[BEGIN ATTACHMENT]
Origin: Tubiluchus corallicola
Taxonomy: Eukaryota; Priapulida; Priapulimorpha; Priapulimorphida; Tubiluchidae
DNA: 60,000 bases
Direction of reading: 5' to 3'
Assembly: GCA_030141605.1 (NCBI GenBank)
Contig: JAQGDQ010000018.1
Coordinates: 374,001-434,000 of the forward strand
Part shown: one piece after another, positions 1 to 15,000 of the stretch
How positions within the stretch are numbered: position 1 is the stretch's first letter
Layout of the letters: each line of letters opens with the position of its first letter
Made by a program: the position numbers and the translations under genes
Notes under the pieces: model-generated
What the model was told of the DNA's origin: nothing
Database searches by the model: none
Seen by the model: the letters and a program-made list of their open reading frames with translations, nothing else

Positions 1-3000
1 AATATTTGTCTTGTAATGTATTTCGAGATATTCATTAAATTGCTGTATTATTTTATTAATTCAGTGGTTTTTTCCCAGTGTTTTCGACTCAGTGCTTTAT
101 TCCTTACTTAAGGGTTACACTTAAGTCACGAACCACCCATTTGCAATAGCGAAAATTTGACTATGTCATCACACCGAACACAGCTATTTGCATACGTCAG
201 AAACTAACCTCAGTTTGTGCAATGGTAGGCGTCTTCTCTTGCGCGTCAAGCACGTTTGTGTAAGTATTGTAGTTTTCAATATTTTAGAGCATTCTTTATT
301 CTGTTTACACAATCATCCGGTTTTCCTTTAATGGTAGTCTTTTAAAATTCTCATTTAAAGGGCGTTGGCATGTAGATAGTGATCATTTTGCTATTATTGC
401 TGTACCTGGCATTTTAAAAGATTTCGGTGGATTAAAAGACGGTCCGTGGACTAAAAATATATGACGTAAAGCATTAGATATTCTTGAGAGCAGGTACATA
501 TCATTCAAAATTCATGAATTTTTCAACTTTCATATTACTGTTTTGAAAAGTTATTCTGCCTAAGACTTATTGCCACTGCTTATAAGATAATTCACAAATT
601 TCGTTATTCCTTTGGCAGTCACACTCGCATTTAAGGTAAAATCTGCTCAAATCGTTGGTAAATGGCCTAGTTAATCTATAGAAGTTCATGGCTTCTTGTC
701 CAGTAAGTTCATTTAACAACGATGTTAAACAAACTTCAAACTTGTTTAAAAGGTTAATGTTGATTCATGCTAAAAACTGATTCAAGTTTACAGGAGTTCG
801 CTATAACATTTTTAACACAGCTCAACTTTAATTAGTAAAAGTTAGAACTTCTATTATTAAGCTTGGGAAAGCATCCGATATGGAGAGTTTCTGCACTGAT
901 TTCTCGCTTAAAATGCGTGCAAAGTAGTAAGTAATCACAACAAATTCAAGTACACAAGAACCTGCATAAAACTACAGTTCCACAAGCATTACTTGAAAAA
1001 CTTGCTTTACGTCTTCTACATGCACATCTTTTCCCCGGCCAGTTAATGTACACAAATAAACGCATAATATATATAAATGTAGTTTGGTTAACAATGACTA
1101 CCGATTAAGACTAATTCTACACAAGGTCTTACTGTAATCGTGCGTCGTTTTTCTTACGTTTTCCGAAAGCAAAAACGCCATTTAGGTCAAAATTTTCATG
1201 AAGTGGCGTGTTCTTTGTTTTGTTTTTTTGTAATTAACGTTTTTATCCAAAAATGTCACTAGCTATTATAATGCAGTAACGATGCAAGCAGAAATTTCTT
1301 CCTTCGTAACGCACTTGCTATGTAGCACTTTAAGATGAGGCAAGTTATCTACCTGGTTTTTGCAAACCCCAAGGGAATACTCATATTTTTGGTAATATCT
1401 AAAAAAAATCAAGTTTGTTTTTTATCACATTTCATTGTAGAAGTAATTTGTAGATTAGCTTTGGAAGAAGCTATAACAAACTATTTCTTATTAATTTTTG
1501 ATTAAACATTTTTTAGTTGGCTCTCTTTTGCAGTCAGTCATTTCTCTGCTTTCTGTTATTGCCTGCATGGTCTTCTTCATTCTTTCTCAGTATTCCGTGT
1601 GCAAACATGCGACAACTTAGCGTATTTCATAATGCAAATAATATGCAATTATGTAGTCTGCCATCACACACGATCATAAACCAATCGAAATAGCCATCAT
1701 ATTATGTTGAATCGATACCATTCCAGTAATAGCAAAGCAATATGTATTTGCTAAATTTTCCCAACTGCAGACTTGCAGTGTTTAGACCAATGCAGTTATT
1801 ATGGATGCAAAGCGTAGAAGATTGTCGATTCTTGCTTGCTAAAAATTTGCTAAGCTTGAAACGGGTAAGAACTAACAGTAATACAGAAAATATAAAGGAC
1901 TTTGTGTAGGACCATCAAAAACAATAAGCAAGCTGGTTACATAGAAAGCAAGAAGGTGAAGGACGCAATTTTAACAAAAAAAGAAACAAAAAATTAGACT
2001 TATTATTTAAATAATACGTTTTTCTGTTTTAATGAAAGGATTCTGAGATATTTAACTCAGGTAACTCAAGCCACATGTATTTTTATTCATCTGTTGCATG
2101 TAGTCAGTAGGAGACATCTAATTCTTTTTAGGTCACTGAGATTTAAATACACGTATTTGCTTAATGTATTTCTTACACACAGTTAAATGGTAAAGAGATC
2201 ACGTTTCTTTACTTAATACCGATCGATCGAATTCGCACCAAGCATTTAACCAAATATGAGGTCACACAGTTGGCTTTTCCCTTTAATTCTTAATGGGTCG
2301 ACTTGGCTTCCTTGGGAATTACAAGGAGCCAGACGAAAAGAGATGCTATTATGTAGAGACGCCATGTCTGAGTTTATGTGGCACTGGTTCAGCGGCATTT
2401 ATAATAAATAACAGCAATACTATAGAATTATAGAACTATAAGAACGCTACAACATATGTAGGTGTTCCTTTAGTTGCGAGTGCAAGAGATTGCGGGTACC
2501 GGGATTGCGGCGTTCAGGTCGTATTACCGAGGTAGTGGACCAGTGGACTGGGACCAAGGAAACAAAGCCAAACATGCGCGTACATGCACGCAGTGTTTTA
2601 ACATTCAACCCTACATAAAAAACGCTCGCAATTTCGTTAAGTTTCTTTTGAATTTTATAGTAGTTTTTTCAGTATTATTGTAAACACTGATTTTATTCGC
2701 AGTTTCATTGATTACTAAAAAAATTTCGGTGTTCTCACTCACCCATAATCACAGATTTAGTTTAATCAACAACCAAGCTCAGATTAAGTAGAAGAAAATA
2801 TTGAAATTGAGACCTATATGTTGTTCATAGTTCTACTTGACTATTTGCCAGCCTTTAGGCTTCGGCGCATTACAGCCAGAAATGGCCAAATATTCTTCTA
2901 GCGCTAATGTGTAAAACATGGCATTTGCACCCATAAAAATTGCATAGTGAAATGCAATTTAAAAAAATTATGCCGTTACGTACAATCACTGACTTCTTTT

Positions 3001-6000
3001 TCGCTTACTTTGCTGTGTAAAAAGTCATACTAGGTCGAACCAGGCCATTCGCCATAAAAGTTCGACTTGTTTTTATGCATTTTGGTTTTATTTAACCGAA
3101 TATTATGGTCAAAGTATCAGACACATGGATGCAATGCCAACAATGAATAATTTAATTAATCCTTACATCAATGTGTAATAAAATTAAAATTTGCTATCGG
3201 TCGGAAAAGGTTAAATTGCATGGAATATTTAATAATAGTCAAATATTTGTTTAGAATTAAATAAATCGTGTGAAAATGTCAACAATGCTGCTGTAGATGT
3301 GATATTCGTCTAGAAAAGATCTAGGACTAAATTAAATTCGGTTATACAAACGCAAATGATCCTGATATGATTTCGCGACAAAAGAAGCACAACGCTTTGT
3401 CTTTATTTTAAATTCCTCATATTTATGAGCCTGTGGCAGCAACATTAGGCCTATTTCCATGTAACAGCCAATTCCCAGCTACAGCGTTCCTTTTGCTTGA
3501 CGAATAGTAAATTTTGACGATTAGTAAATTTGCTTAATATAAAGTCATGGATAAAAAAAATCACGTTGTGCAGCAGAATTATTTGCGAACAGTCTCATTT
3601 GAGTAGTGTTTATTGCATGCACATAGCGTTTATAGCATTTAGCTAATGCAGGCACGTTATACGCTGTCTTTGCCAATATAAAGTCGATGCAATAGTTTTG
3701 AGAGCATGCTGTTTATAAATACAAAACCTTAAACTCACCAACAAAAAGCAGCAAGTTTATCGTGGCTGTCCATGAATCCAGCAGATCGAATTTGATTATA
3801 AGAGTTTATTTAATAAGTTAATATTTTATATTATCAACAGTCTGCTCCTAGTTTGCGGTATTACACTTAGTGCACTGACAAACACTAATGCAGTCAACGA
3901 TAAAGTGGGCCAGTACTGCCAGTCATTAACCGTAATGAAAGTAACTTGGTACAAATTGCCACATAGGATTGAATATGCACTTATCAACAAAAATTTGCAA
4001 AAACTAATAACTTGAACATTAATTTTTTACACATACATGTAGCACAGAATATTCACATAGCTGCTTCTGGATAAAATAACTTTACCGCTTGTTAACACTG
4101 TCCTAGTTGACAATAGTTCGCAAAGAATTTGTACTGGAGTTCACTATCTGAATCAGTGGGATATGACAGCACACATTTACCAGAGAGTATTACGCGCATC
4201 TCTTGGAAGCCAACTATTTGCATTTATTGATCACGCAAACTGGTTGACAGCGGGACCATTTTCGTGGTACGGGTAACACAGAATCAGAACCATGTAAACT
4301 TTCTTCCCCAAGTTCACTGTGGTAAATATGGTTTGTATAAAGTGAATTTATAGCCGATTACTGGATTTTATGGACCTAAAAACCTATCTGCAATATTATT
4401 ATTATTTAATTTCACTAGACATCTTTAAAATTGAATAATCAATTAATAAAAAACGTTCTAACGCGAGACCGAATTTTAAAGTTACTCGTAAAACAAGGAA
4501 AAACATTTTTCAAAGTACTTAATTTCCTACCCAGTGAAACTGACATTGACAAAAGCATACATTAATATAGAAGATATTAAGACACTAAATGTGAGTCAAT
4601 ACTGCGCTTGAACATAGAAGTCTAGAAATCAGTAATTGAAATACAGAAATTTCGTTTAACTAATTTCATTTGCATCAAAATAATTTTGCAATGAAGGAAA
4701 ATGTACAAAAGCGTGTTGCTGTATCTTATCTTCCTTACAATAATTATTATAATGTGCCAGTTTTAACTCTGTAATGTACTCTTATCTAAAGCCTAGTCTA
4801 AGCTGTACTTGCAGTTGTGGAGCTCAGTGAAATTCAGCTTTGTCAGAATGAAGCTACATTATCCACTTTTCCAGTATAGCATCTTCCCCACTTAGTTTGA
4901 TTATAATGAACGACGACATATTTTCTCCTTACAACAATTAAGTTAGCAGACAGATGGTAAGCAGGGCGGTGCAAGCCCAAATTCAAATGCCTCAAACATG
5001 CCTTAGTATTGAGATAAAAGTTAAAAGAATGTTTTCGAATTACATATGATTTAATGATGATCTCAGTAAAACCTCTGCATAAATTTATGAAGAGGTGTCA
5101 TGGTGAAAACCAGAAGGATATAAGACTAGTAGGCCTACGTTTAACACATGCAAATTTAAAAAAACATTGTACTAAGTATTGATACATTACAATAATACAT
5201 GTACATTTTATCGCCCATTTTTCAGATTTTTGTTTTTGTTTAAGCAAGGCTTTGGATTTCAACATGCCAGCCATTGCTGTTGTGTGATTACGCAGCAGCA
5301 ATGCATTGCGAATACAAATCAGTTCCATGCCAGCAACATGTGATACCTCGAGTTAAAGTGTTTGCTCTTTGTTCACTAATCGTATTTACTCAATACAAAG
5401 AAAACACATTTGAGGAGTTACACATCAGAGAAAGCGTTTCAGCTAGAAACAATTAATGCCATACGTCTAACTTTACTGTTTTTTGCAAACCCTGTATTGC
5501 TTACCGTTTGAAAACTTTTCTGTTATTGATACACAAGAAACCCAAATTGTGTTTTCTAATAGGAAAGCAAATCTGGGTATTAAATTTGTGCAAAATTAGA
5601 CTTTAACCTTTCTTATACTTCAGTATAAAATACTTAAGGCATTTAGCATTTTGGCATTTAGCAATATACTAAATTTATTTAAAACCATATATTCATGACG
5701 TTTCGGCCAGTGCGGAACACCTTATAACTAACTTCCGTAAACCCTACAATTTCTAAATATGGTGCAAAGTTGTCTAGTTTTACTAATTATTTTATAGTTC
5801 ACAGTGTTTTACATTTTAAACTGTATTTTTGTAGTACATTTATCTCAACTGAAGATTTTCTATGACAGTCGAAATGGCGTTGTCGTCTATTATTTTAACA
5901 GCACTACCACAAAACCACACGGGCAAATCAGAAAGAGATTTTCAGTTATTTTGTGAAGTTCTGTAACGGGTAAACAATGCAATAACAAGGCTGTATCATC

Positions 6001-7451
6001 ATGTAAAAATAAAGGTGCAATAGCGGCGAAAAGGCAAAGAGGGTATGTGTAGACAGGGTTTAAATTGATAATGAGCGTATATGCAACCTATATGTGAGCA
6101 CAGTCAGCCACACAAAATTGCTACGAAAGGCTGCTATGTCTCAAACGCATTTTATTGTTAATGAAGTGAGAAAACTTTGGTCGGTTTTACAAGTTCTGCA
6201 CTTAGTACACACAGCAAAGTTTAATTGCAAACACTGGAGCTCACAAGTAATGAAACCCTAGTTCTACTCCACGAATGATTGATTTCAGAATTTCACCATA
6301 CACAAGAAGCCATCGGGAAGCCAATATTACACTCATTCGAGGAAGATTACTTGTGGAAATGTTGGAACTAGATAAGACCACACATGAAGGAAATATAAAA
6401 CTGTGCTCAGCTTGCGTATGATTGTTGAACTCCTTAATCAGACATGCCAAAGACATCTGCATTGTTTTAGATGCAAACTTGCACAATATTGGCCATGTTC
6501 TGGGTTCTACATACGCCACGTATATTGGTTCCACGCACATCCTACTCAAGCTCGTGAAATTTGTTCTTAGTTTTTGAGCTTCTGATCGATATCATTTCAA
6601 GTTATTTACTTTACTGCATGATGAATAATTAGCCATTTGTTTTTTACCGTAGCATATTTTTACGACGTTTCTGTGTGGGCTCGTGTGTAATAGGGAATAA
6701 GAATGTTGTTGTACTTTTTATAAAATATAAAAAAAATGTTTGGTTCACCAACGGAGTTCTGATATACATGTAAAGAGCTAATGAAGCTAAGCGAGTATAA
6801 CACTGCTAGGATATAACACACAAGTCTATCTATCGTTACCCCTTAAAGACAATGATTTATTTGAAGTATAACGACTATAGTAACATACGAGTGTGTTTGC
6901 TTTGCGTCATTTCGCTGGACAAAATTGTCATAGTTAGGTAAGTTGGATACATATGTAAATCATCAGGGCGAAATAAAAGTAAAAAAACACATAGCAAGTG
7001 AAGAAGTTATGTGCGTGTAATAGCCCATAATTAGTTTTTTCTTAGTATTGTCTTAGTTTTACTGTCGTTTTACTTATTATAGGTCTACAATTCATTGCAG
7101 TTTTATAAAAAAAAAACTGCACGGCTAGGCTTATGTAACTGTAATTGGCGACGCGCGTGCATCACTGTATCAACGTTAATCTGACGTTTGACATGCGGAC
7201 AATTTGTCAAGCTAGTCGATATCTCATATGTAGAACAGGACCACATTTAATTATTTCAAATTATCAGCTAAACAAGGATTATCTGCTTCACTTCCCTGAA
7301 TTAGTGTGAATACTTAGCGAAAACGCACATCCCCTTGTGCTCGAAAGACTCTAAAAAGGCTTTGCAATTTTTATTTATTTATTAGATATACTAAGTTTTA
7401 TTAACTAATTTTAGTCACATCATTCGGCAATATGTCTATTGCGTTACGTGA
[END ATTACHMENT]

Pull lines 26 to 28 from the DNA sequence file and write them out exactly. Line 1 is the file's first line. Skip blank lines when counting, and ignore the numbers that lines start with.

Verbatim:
901 TTCTCGCTTAAAATGCGTGCAAAGTAGTAAGTAATCACAACAAATTCAAGTACACAAGAACCTGCATAAAACTACAGTTCCACAAGCATTACTTGAAAAA
1001 CTTGCTTTACGTCTTCTACATGCACATCTTTTCCCCGGCCAGTTAATGTACACAAATAAACGCATAATATATATAAATGTAGTTTGGTTAACAATGACTA
1101 CCGATTAAGACTAATTCTACACAAGGTCTTACTGTAATCGTGCGTCGTTTTTCTTACGTTTTCCGAAAGCAAAAACGCCATTTAGGTCAAAATTTTCATG